Fall is one of my favorite times to get out paddling. Why, you ask?? This slideshow from some of my recent paddling adventures really says it all:
Interested in enjoying these quiet waters and the brilliant autumn colors too? Here are a couple of things to add to your Fall paddling gear kit in order to make your late-season paddling experiences on the water that much more amazing!
Wear a Wetsuit:
This is the time of year that folks should start thinking about the hazards of cold water. We’ve touched on this topic a few times here at KayakDave.com and general consensus is that water temperatures below 60 degrees Fahrenheit are nothing to mess around with.
The best way to protect yourself against cold water (aside from hanging up your kayak for the winter) is to dress for immersion. This can be tricky in the swing seasons because there are plenty of warmish-weather days to be had and you’re liable to sweat to death in a full-on drysuit. I’ve found that wearing a 2-3mm thick, farmer-john-style wetsuit together with a light-weight paddling jacket is a good compromise for this time of year as this combination provides some protection without making you feel like a spaceman on approach to the sun!
Use a Spray Skirt:
I’ve never been huge on recommending spray skirts (especially neoprene skirts) to beginner-level, flat-water paddlers due to entrapment hazard. However, for those you who are ready to step it up a notch and extend your paddling season into the fall then adding a nylon spray skirt to your kit is a great idea.
Wearing the skirt will help to keep those annoying (and now chilly) paddle drippings off of your lap and make your cockpit all that much warmer. Seals Sprayskirts makes a great nylon skirt called the Coastal Tour which does the trick and won’t break the bank!
Invest in a Solid-Foam Paddle Float:
When the water starts to get colder we must consider ways in which we can re-enter our kayaks more efficiently in the event of a wet exit. Paddling with a partner is the best way to ensure that you’ll get back into you kayak in a timely manner but the more adventurous types out there should consider a paddle float as their new best friend.
Inflatable paddle floats are great for warm water paddling when you have all the time in the world to inflate them and set-up your re-entry. However, I’ve recently started to appreciate the utility of solid-foam paddle floats while cold water paddling because it takes the whole inflation step out of the process and may get you out of the water faster. Checkout Northwater Paddle Sports to browse their impressive collection of foam-paddle floats.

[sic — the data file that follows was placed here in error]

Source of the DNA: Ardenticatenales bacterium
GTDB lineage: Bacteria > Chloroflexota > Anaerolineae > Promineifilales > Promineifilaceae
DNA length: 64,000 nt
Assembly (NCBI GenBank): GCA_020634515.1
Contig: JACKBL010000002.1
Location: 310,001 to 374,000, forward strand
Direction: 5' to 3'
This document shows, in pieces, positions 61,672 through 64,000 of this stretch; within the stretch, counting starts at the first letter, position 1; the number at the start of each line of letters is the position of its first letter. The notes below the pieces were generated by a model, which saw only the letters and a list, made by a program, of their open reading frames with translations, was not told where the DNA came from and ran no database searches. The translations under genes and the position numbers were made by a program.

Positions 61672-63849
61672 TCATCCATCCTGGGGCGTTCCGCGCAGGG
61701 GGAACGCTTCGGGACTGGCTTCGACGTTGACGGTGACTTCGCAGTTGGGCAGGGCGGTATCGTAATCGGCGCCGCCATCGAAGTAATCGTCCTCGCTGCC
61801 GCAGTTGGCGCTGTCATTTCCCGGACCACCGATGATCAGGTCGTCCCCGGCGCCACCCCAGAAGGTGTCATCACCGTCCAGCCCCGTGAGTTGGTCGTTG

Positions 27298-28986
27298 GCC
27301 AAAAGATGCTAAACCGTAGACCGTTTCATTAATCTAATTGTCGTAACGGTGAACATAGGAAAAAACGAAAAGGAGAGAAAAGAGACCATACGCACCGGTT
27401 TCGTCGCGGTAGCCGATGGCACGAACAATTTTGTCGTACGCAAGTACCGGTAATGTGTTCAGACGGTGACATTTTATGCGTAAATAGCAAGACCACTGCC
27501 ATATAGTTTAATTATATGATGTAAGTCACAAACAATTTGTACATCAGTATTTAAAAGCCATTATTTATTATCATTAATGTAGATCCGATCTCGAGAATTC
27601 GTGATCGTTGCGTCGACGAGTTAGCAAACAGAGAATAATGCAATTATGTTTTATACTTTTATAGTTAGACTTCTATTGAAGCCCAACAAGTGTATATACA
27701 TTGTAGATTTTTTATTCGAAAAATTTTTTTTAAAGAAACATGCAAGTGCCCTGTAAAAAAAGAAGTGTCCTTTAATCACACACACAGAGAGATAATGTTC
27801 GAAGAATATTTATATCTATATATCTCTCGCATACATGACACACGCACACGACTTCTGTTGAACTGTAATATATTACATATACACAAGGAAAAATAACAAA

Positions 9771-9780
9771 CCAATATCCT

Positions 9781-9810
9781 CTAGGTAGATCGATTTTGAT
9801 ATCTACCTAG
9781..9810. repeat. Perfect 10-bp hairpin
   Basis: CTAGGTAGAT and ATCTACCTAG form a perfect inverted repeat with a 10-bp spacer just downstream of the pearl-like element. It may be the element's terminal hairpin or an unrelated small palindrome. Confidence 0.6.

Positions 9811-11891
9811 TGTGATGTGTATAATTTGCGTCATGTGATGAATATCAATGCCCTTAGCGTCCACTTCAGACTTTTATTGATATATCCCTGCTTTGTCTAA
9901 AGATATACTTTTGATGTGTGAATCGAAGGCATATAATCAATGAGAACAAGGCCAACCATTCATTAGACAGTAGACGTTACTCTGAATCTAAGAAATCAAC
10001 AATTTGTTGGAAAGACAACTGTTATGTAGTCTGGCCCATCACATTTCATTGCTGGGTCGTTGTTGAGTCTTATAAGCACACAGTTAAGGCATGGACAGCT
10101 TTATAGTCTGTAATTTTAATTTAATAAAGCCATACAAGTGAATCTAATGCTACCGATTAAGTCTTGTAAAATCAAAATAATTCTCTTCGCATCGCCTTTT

Bring along two pair of light-weight paddling gloves:
This is the time of year when a cool breeze mixed with a wet, salt-water spray can do a number on a bare set of hands. Consider wearing a pair of light-weight paddling gloves in order to keep those digits warm and maintain your all-important dexterity.
The Paddler’s Gloves by NRS are a great option for this time of year as they provide ample warmth without the bulk of full-on winter gloves. If you’re prone to cold hands then there’s no reason why you can’t break out the old winter paddling gloves or pogies. I know what you’re going to ask next…why two pair?? The whole two-pair thing comes from my mountaineering days. Trust me, it really stinks when you lose one of your gloves out there and the best way to mitigate this is to have a second pair in reserve.
Don’t forget to buy a Christmas Present for your Kayak:
For most of us that dreaded day will eventually come when we have to hang up our beloved kayaks for the winter. Do your kayak a solid by taking advantage of end-of-season sales at your local paddle-sports outfitter to invest in a good kayak storage system. Storing your kayak properly (inside, on-edge, in racks) is the best way to protect your investment over the winter.
There are a lot of racks out there to choose from and I’m sure that you’ll find something that will serve as a solution to your given storage situation. If you’re looking for something really nice then look no further than Talic Storage Systems for a set of wooden racks. More affordable options include the J-Docks by Malone. Finally, a cockpit cover is an excellent way to turn your kayak into a storage unit for all of your paddling gear.
Happy Fall Paddling and be safe out there!